I use this really cool Mac OS X (I mean, is there really anything better than a Mac?) software by Zengobi called Curio. While it lacks many of the things I would like to see in such an application--you really can't go by what I write here because what I want hasn't yet been imagined, except by me of course and I am too lazy to do anything about it--it has great potential and I think that if Zengobi has the vision it can become even more powerful which is really cool.
Part of what it gives you is mind mapping, but unlike mind mapping tools that are all about just mind mapping, Curio gives you a blank canvas onto which you can drop any kind of resource such as images, documents, web pages, etc. And you can organize all of these sorts of things as mind maps or structured lists. Or you don't need to do that at all. You can just be free to layout everything randomly.
So the other day I wrote that my MacBook seemed to run a little slower and use more memory. What's strange is now that I've been using it, it's actually running noticeably faster. It still takes up more memory, but not that much more. It's like Yosemite has breathed new life into my aging companion. There is probably something I can do about the memory, too. What my Mac really needs is more space on the hard drive. I have some serious cleaning to do.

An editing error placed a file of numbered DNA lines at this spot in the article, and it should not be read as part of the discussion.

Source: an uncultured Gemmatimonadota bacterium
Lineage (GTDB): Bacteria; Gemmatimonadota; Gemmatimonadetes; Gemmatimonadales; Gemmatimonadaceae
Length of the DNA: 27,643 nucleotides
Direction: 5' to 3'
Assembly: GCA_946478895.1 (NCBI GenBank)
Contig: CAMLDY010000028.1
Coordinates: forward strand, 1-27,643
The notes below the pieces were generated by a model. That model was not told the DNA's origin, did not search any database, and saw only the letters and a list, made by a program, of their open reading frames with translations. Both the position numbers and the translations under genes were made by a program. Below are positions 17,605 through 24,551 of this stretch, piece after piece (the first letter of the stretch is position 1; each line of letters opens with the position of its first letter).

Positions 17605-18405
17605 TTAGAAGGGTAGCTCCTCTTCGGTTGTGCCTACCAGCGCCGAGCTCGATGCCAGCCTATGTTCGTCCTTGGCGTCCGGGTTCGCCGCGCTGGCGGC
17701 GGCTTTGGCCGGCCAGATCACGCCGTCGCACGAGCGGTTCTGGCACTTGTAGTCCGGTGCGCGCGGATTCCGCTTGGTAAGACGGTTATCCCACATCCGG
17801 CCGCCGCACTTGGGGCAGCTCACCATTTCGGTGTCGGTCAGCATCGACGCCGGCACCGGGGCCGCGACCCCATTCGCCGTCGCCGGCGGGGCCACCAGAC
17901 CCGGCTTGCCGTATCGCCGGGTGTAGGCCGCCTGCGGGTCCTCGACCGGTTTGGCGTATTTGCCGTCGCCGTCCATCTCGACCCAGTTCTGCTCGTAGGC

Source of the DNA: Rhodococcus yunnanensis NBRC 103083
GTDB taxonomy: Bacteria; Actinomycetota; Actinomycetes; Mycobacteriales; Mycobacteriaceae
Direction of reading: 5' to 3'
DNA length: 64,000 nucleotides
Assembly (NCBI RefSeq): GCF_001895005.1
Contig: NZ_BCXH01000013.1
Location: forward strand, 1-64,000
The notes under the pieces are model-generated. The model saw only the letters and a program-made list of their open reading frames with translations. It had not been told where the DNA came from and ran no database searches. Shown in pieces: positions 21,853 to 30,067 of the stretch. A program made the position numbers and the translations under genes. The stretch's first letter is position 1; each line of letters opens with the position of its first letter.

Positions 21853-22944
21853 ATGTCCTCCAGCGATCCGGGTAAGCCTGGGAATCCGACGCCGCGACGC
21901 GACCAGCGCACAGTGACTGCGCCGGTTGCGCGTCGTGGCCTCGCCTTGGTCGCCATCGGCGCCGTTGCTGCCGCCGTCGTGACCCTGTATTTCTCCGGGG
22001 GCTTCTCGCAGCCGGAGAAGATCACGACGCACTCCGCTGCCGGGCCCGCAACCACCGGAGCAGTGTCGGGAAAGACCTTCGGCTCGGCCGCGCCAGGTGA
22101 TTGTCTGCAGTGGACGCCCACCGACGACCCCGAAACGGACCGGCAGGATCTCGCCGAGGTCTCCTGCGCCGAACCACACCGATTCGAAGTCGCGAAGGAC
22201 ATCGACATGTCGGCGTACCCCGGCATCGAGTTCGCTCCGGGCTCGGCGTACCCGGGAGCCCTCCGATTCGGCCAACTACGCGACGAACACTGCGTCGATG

Perhaps it's because I own a scrapbooking and papercraft store. Perhaps it is the artist within. Perhaps it's sheer boredom as I suffer this long period of employment drought. But whatever it is, I've decided to learn more about papercrafts and especially something called quilling or paper filigree.
I'm not quite sure why I find fascination in such things. I am a computer geek, programmer, software developer, etc. It must go back to my childhood and my fascination with creating arts and crafts. As a budding artist my bud was snipped from the tree of art, and I never did pursue it. But I love color. I love how to mix it to create new colors, how to place complimentary colors together, how to match and blend and create things with color.
The tools and the techniques of quilling are deceptively simple. I say deceptively because although it appears at first that you are simply rolling paper around a slotted rod, forming the rolled paper into one of a few basic shapes…